ETA: Something interesting I just thought of while perusing meta: outing Dumbledore in an interview other than a book also does something else I quite like. If she'd outed DD in the books, it would've immediately skewed our opinions - the one gay romance was tehEVOL!! It sort of parallels gay with evil in the subconscious. However, everyone's already read the book sans gay, and the evil thing worked the exact same way while the readers percieved DD and GG as just really good friends. Adding gay changes absolutely nothing in the original books - essentially, Rowling is saying that it DOESN'T effect the plot, and I for one think that that's a good thing, considering the plot line it would've effected.
There will always be assholes who's opinions are suddenly skewed to hell due to this new knowledge, but I believe that most people will be less inclined to equate gay with bad, dead-end, and ultimately genocidal romances with Hitler since it's not in the books.
I am so bloody sick of the damn target audience. What the hell? Why does everybody in my age group love this kind of craptacular fucking writing?
I am here referring to the last two minutes of Psych, episode 2x09. And I really want to rant. Because this fucking sucks.
Why does everyone need stupid, cliched, shitilly written romancey crap? I wouldn't mind so much if it made even a tiny bit of sense (though it would still suck, but that's just my cynical jaded side coming through), but given Shawn's character? There is NO WAY he would settle down into an exclusive relationship at this point in his life. If they want to give him some stupid, "in love" crap with Juliet (I don't mind him finding her hot, but how often to TV shows draw out the sexual tension only to have it end in a one-night stand in which the main character blows the chick off the next day and she leaves. Yeah, thought so.) then they should probably write something in there. Make it a little bit more likely that he would fall in love with her. Give us a damn reason, other than the fact that she's a sexy blonde chick.
Of course, it would probably help if I didn't loathe her entirely. You know, at first, throughout the first season at least, I liked her. She was kind of funny (no where in Shawn or Lassiter's leagues though), she was kind of hot, and she had a sweet innocent thing going on.
Then I started wondering how, exactly, someone so pathetic and bad at her job became a detective. Especially since, as far as I can tell, she wasn't even a uniform cop first (in Spellingg Bee, how could it possibly have been her first time pulling a gun? What kind of cop gets promoted quickly enough that she looks maybe 25, without ever pulling a gun?).
The only reason I still didn't mind her in the second season was her girlfriend thing with Lassie - I thought it was adorable how they did his presentation together, how they seemed to gossip about that FBI agent they were crushing on together, how Lassie was proud of her when she started trying to act tough.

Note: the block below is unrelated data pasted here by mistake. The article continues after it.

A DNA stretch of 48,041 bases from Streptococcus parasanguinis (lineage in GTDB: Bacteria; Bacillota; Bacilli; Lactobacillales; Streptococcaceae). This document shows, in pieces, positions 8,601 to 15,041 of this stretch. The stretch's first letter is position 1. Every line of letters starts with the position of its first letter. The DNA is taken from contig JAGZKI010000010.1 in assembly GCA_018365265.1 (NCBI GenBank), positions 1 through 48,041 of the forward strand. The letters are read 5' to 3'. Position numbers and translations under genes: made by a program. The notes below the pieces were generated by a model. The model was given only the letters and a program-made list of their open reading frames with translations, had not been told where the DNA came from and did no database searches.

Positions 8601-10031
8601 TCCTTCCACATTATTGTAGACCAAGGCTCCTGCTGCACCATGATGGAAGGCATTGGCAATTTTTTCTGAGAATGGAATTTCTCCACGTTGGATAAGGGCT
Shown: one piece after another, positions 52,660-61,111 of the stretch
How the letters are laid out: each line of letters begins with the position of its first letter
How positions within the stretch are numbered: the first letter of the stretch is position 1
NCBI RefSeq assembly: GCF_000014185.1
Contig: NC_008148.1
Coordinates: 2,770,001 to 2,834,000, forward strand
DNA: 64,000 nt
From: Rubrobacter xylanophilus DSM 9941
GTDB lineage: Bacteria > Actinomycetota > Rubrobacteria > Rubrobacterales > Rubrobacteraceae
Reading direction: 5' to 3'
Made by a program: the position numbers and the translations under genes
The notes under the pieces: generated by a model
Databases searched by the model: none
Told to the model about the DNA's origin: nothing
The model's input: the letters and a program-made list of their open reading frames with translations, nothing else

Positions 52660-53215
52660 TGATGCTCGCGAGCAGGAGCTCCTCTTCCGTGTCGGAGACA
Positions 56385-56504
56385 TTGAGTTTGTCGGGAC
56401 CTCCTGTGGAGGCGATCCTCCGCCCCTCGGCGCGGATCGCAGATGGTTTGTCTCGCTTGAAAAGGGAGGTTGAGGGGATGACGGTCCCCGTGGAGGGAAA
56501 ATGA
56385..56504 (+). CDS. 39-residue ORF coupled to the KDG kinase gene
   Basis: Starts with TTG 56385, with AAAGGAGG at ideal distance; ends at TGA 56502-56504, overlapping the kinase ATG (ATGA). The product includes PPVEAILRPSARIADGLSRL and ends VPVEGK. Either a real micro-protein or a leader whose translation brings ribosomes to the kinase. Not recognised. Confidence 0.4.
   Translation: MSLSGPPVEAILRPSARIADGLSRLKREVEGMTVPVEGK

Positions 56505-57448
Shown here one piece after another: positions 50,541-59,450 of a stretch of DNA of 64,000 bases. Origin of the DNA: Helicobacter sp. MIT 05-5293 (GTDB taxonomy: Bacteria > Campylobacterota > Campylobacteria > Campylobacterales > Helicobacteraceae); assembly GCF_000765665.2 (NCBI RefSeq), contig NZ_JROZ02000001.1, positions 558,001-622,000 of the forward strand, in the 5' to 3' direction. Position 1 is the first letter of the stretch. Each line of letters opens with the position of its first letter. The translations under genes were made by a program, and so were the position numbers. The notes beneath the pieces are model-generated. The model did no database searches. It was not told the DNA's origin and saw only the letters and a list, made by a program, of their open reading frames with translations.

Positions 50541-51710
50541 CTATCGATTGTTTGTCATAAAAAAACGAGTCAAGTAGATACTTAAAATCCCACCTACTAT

But no, this scene completely destroyed any remaining vestiges of my amiability towards her.
Welcome to hell. Population - this show.
Damn but I love this movie. I think it's the only low-budget, artsy-ish movie I've ever seen that leaves me feeling uplifted and happy, rather than depressed.
Now I watched this, expecting to cringe at the ending, like I did the first time I watched it - it just seemed so out of place, and really cartoonish and silly compared to some of the very real seriousness of the rest of the movie. It almost seemed like the ending descended into Not Very Good Filmmaking.
This time I Got It. I had been a bit confused, because the main theme was all over the place during the movie. Switching back and forth between Society Blows, It's More Important To Try Than Succeed, Live Life To The Fullest (Do What You Want), Individuality, Sticking It To the Man, and, obviously, Family Is Important.
On first viewing, I saw these themes, but I saw them as a sort of battle between each to see which would come out on top. Now I see how they're all interconnected. The trick is to look at the family members and their relationships with each other (and especially Olive), and the personal changes each goes through in the space of a weekend.
Dad - starts as the antagonist of the family, in that everyone (except Olive) is against him. See the ice cream scene - as horrible as he is being toward Olive, the rest of the family undermines him and coerces Olive into eating her ice cream. But at the end, he's the first one to leap onto the stage to dance. Also notably, his Nine Step Program is portrayed as ridiculous, irritating, and probably not a good basis to raise a child on, but in the scene where they steal Grandpa's body, Dad uses the nine steps in a positive way, when he is determined to get Olive to the pageant no matter what. His major change occurs when he realizes he didn't get the deal, and his program isn't going to take off.
Brother - starts as the outsider of the family, this role emphasized to the point that he is entirely silent, and doesn't communicate with any member of the family, except Uncle and Olive, and then only through writing. At the end of the movie he's talking again, and he dances on stage with Olive, and he demonstrates that he cares for his family by trying to protect Olive, both at the pageant, and earlier at the gas station when he's the only one who realizes Olive isn't there - which shows less his change, and more the way Olive his his exception to his rule of "hate everyone". His change happens when he discovers that he's colour blind, and he's forced to reevaluate his goal, and decides to find a way to fly anyway, fuck the air force. The fucked-upitude of the pageant helps him make his decision, helps him realize that he doesn't have to conform - there's always something else he can do.